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Growing Capsicum, also Bell peppers, Sweet peppers

Jan F M A M J J A S O N Dec

Not recommended for growing in New Zealand - cool/mountain regions

  • Grow in seed trays, and plant out in 4-6 weeks. Sow seed at a depth approximately three times the diameter of the seed. Best planted at soil temperatures between 64°F and 95°F. (Show °C/cm)
  • Space plants: 8 - 20 inches apart
  • Harvest in 10-12 weeks. Cut fruit off with sharp knife.
  • Compatible with (can grow in same bed): Egg plant (Aubergine), Nasturtiums, Basil, Parsley, Amaranth
  • 'Banana' capsicum
    'Banana' capsicum
  • A yellow capsicum
    A yellow capsicum

Small bushy plant about 40cm high The seeds are reluctant to start germinating if temperatures drop at night. These are best sown in small trays in a warm, sheltered place: a small greenhouse if possible. Then plant out when about 10 -12cm (4-5in) tall.

They are from the same family as chilli but are not hot and spicy. The seeds are bitter.

Capsicums are frost tender and need warmth to ripen the fruit to the brilliant reds and yellows of commercial ones. They can be used green but are not as sweet.

There are a number of colours available, chocolate, black, yellow, orange as well as red. They all start off green and change as they ripen.

In cool, wet weather cover with a cloche or frost fleece.

Culinary hints - cooking and eating Capsicum

Can be sliced and seeded and used raw in salads.
Will freeze successfully without blanching if seeded and sliced.

Or brush with olive oil, roast at a high temperature until the skin changes colour
then put in a covered dish until cool and rub off the skin and remove seeds.

Your comments and tips

09 Feb 17, Tony Mnisi (South Africa - Humid sub-tropical climate)
I'm based in Pretoria. I want to know as to where can I buy bell peppers in my area?
09 Feb 17, John (Australia - temperate climate)
Capsicum or Bell Pepper seed should be easy to get at Nurseries and Garden Centres in Pretoria. If not there are 2 or 3 Online (Internet) Seed Companies in South Africa. Trust this helps.
25 Jan 17, Wendy (Australia - temperate climate)
Hi, I planted capsicum seedlings last October however they haven't seemed to have grown at all. I have fertilized them and watered them, used mulch but nothing :(. This is also happening to my eggplant seedlings which I planted at the same time. Please help
26 Jan 17, John (Australia - temperate climate)
I don't know where you live but I live in South-eastern Australia and we have had hot days followed by cold days and the same inconsistency with rainfall. My eggplants are well manured and composted and have started to flower but are only about 30 or 40 cmss high. Now that we are having some more consistent weather I am looking forward to some better results. Trust this helps.
09 Jan 17, (Australia - temperate climate)
How do you know when to pick capsicum?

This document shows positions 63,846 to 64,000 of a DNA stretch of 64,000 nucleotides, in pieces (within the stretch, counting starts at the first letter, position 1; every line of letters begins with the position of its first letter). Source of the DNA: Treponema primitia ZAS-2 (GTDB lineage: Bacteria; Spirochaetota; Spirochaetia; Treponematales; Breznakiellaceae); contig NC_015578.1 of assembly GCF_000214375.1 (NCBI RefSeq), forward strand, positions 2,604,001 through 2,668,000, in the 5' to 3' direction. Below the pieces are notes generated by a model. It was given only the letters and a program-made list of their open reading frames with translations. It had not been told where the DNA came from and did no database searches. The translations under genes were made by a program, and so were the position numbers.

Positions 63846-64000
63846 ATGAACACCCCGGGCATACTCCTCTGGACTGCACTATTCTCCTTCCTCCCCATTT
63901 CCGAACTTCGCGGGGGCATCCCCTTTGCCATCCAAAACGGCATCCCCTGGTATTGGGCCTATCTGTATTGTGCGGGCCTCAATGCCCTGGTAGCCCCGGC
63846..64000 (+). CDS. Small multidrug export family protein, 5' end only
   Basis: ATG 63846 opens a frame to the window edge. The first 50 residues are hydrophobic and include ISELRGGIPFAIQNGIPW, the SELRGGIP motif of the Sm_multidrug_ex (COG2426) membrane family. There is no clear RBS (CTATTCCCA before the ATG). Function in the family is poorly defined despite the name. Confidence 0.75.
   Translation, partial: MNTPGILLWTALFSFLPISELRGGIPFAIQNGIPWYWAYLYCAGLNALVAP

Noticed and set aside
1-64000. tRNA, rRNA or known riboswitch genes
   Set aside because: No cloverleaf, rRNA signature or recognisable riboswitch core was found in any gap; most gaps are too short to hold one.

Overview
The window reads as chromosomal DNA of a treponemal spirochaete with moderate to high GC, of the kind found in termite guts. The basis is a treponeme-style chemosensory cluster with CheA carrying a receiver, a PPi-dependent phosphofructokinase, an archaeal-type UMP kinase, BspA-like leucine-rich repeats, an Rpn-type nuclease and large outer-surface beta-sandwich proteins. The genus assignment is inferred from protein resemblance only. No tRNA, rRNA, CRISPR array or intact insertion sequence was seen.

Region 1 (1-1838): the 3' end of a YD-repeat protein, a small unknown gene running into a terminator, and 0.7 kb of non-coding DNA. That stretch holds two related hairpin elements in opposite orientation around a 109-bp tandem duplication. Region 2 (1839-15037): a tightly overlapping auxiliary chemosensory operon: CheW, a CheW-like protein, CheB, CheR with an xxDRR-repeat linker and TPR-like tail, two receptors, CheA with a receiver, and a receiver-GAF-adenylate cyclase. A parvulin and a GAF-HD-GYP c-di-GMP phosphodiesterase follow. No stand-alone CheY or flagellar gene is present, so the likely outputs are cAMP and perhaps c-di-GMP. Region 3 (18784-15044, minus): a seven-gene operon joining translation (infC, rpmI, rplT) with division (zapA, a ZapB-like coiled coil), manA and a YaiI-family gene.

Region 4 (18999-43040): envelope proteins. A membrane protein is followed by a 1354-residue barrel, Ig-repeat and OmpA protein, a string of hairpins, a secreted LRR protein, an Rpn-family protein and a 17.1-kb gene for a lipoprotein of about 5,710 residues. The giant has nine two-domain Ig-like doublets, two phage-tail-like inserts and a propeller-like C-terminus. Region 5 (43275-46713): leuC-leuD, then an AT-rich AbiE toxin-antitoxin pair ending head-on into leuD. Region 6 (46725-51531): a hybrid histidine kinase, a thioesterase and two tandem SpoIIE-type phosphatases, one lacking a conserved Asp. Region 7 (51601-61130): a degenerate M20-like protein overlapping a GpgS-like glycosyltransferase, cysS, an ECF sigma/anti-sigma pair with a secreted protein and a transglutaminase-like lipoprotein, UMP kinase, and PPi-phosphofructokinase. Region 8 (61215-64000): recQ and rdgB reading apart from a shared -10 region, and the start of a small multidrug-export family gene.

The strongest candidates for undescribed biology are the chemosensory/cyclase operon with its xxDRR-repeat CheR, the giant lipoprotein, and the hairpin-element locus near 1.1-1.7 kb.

16 Jan 17, John (Australia - sub-tropical climate)
Pick them to eat when they are big enough! if you want an early feed. They are great stuffed and roasted when they are small. Green 'bell' capsicums will continue to mature and become yellow, orange or red. Longer capsicums will normally change to a bright yellow or red. It's mostly a personal thing. Trust this helps.
30 Dec 16, Dawn (Australia - temperate climate)
My long capsicums have developed soft brown spots & streaks. It doesn't look like the pictures I've seen of blossom end rot, And the local nursery said I had a fungal problem, I've sprayed with an eco fungicide however the problem is getting worse. Any help would be greatly appreciated.
18 Dec 16, (Australia - sub-tropical climate)
I'm just wondering whether capsicum plant can survive over winter?
08 Jan 17, Bob Bradley (Australia - temperate climate)
I have a capsicum plant that is now 3 years old and producing a bumper crop so they certainly can withstand an Adelaide winter. Cheers.
20 Dec 16, John (Australia - temperate climate)
Capsicums, like tomatoes, are perennial and will last over winter in a frost free area. We mostly treat them as an annual for convenience. they can get untidy into their second year. if you have healthy plants and no frost there is no reason why you can't cut the plants back or remove the 'leggy' bits and let them keep growing. The other reason we normally treat them as annuals is so we can plant them each year in fresh soil and reduce the effect of any soil-born diseases. Trust this helps.
Showing 1 - 10 of 371 comments

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This planting guide is a general reference intended for home gardeners. We recommend that you take into account your local conditions in making planting decisions. GardenGrow is not a farming or commercial advisory service. For specific advice, please contact your local plant suppliers, gardening groups, or agricultural department. The information on this site is presented in good faith, but we take no responsibility as to the accuracy of the information provided.
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